The roots of the old maple in front of her happy yellow house rise right up from the ground and expose themselves. They render the sidewalk more dangerous than the street, causing great waves of cement to go spilling every which way. They bubble up from beneath the surface, claiming their space despite all efforts to conceal them.
Sometimes she'd stare at those roots from inside her home and curse them. "That sidewalk would be so pleasant if you weren't so damn stubborn," she'd think. "I could teach William to ride his bike." She'd imagine them slipping noiselessly back into the Earth, each crack sealing itself perfectly with the retreat. She'd think how nice and right it would be if only the tree were showing, and not those mounds of disturbed ground huddled at the base like anacondas. She hated the roots.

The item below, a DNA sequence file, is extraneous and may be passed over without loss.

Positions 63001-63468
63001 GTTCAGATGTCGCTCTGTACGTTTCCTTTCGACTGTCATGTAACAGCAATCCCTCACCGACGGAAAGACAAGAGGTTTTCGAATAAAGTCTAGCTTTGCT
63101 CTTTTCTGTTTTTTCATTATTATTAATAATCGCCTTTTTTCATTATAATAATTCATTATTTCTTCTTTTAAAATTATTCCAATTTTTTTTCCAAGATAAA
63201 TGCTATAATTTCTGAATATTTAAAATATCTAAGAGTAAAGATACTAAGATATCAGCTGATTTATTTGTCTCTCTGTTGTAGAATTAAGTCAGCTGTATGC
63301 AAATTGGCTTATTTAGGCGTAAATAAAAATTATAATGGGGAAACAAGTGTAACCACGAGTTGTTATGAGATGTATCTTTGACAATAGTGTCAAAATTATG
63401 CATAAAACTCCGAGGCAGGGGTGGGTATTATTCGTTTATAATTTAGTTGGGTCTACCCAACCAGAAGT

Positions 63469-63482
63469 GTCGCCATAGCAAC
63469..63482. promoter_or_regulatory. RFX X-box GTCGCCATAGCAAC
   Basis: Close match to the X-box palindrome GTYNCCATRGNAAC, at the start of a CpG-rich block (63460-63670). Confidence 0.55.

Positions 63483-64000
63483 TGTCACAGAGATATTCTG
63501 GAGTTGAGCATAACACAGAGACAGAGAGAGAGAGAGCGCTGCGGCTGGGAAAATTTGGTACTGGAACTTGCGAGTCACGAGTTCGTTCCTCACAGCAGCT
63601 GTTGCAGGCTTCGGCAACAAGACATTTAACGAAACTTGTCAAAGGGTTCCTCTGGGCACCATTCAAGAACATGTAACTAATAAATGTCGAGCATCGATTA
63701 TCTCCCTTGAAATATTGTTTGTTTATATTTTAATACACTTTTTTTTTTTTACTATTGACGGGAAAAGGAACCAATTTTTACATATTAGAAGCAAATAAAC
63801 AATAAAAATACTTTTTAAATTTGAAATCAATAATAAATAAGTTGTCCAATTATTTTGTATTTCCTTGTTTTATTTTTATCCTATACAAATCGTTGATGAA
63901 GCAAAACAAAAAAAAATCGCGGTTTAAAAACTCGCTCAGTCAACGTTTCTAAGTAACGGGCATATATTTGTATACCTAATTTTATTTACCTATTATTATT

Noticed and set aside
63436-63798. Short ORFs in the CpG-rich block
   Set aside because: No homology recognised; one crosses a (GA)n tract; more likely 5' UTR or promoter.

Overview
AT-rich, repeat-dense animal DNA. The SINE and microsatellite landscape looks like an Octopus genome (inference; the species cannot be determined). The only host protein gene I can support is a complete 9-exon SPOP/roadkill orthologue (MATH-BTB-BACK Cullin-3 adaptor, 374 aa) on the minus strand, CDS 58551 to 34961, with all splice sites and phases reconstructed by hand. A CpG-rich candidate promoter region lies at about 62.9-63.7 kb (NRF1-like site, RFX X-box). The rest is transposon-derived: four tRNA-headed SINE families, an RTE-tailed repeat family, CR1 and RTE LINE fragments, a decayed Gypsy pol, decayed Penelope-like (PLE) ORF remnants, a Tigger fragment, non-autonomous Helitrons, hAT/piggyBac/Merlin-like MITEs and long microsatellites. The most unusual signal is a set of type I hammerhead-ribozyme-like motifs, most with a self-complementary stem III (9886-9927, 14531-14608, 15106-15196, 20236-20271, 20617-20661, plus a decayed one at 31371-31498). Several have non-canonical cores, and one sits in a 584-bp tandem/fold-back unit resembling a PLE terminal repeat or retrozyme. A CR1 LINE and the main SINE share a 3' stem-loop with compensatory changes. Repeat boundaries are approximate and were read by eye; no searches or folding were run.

The tree rises up in great glory. It brings brilliant hues from emerald to crimson, it offers a hint of privacy from the curious passers by, and it offers the children shade for their lemonade stands. But the notion that roots are meant to be forever hidden below the surface is proven preposterous by that tree.
Strange letters from my father
23 hours ago